The side effects of studying the openings wrong (part 2)

linlaoda
NM linlaoda
Aug 25, 2014, 11:33 PM |
6

This is the continuation of my opening series - the first blog can be found here:
http://www.chess.com/blog/linlaoda/overemphasizing-the-importance-of-openings-part-1?ncc=1#first_new_comment

In this issue I would like to discuss the consequences of studying openings with computers instead of by concept.

I used to be a big fan of the King's Indian Attack, but only because I did not have to think for the first ten moves, as long as I reached the following position:

I spent hours (I'd estimate the equivalent of several days) studying opening books on the King's Indian Attack and tried to memorize lines deep into the 30th(!) move. It did not help that I was winning many of my games at this time, but this was not because of my "deep" understanding of the opening - at the 1600 level my opponents were blundering material frequently enough to offset my deficiencies.

 

 

 

This kind of opening "preparation" hinders one's development:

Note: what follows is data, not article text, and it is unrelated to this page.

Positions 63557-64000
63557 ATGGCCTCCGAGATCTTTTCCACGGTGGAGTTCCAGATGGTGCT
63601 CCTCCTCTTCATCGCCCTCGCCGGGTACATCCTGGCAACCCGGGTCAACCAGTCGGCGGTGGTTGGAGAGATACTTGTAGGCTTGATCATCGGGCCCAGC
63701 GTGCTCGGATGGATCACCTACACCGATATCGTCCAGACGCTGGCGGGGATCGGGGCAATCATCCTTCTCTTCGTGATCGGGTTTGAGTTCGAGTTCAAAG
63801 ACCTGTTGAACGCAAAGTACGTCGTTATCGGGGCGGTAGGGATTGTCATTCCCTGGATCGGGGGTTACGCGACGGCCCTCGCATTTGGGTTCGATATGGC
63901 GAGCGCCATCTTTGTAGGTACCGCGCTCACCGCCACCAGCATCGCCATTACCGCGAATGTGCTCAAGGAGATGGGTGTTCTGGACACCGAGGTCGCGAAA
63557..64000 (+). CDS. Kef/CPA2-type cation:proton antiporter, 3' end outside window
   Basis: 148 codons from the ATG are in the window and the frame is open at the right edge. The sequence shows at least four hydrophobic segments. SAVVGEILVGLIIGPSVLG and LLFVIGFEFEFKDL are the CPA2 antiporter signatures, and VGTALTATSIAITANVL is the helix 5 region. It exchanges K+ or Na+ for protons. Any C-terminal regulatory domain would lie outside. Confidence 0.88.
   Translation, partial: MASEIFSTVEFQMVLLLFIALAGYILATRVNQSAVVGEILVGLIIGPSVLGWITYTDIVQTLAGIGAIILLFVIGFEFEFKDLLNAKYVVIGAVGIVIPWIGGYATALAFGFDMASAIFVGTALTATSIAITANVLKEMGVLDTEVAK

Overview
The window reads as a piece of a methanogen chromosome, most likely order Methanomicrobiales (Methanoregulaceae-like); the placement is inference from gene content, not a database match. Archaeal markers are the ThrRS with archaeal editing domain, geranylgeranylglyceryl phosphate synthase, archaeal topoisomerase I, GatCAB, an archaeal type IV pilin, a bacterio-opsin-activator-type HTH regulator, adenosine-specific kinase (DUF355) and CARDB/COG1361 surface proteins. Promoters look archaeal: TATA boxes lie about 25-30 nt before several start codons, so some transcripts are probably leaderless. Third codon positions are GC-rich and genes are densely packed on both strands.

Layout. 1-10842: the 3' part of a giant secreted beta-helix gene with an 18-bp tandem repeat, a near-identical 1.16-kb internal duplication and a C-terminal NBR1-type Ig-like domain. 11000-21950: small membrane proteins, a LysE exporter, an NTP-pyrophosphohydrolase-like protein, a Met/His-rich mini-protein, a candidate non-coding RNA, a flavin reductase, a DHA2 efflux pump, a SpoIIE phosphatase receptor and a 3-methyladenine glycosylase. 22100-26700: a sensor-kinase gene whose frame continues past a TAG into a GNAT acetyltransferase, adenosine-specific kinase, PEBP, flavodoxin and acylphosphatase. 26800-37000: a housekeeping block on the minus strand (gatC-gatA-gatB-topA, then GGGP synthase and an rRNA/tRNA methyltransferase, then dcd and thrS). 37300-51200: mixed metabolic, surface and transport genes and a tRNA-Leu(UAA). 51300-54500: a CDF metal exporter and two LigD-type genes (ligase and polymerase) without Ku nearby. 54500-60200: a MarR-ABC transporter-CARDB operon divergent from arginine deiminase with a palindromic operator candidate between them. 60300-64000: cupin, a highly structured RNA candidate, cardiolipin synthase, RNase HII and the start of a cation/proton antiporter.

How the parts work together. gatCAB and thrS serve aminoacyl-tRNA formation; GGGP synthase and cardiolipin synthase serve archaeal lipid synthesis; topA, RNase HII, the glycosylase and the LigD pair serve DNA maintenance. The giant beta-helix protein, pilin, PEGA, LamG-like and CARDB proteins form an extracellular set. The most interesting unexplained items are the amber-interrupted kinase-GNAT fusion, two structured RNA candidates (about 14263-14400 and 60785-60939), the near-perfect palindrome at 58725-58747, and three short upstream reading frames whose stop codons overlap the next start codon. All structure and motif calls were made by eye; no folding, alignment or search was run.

1) We stop thinking in the opening. As IM David Pruess has said before, the chess is made up of three elements: opening, middlegame, and endgame. Many of us play the middlegame and endgame creatively and thoughtfully - why shouldn't we do the same with the opening?

2)Preparing these kinds of "one size fits all" kinds of openings restricts the kinds of positions one learns. This is why the opening moves 1.e4 or 1.d4 are more instructive: the White player learns how to face a variety of different pawn structures - in the King's Indian Attack, we learn only one!


The following game is an example of "shutting off" the mind during the opening and how this can quickly lead to trouble. Coincidentally, this example features a King's Indian Attack


I failed to sense the critical moments at move 5 (d4!), 10 (N2f3!), 14 (cxd4!) and 17(Bf4!).

How did this happen? As I started playing the game "automatically," my mind never turned on and I never managed to start "really playing" chess.

And now, a quick loss where it all came together for me: my opponent took advantage of my (many) blunders to mate me in a mere 15 moves(!).


I do not know if I have ever given such a high percentage of my moves (?) marks, but after this game I unfortunately still did not learn my lesson. Instead of realizing that I needed to start calculating especially in the opening, I still left with the impression that I simply needed to study the c3 Sicilian opening a lot...

Next time we will see more examples of how playing the openings "blindly" leads to trouble, but maybe even an example of how opening preparation actually came in handy.

Until next time~

 

 

 

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